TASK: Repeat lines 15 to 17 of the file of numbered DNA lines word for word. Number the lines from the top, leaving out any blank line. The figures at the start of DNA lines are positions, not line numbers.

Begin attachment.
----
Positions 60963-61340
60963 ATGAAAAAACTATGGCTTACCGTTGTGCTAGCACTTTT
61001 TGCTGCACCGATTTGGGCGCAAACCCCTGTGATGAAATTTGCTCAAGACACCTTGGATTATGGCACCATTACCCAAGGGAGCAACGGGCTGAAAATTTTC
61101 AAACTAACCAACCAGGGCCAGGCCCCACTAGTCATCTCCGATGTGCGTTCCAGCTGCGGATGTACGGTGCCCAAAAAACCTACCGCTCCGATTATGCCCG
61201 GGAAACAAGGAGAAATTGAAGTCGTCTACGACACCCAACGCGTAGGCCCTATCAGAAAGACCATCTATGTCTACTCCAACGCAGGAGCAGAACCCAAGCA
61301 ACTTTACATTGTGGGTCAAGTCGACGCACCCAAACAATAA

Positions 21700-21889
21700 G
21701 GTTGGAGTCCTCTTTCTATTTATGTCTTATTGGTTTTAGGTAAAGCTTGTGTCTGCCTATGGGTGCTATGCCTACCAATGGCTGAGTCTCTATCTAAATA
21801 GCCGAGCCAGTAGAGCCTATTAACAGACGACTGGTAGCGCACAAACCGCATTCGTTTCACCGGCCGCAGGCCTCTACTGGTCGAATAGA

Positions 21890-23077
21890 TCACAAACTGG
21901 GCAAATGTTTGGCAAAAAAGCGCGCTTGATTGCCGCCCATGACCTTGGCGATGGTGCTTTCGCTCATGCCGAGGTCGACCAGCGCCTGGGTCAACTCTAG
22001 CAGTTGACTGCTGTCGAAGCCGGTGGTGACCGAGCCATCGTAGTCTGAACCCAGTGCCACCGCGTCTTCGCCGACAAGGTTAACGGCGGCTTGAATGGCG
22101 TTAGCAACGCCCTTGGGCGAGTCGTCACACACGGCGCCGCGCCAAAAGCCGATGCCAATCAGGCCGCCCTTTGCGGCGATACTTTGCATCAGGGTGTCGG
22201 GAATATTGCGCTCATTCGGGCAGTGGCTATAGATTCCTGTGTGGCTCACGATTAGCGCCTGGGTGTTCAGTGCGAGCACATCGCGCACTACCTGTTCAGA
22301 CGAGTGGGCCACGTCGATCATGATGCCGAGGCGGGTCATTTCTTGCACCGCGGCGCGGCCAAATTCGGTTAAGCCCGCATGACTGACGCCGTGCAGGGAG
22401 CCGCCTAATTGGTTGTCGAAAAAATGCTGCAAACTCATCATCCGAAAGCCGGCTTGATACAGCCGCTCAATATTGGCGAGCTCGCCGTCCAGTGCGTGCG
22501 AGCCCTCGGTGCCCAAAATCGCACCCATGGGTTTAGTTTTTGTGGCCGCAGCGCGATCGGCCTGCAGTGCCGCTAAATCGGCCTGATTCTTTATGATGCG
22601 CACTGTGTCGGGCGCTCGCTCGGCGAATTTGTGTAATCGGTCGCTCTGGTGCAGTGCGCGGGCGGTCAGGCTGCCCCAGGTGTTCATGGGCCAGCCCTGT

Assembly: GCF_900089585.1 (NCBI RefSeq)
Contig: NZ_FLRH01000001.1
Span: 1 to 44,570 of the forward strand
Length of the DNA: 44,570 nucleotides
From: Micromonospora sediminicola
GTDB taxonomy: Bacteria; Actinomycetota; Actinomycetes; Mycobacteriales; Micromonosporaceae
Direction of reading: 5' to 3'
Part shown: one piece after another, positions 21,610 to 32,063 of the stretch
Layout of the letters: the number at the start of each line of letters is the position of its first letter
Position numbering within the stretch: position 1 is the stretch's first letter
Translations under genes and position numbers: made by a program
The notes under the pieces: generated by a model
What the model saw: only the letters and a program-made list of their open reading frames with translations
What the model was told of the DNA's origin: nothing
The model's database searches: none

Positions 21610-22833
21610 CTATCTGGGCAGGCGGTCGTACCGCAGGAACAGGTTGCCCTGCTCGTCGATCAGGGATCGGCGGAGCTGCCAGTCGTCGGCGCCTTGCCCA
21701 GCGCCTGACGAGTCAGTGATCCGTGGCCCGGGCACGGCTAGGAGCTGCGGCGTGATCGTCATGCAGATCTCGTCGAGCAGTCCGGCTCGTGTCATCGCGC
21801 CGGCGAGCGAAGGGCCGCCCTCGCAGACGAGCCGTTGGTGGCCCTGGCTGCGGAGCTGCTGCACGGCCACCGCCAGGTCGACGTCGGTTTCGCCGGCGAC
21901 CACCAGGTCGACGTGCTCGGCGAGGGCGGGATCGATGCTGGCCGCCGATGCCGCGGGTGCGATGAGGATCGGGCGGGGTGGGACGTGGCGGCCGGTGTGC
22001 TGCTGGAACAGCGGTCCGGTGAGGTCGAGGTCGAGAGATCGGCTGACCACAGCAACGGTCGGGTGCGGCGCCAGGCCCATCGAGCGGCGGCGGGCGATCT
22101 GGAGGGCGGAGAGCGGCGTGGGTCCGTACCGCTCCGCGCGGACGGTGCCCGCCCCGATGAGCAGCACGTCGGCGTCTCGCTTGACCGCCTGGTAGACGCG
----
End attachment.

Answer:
22101 TTAGCAACGCCCTTGGGCGAGTCGTCACACACGGCGCCGCGCCAAAAGCCGATGCCAATCAGGCCGCCCTTTGCGGCGATACTTTGCATCAGGGTGTCGG
22201 GAATATTGCGCTCATTCGGGCAGTGGCTATAGATTCCTGTGTGGCTCACGATTAGCGCCTGGGTGTTCAGTGCGAGCACATCGCGCACTACCTGTTCAGA
22301 CGAGTGGGCCACGTCGATCATGATGCCGAGGCGGGTCATTTCTTGCACCGCGGCGCGGCCAAATTCGGTTAAGCCCGCATGACTGACGCCGTGCAGGGAG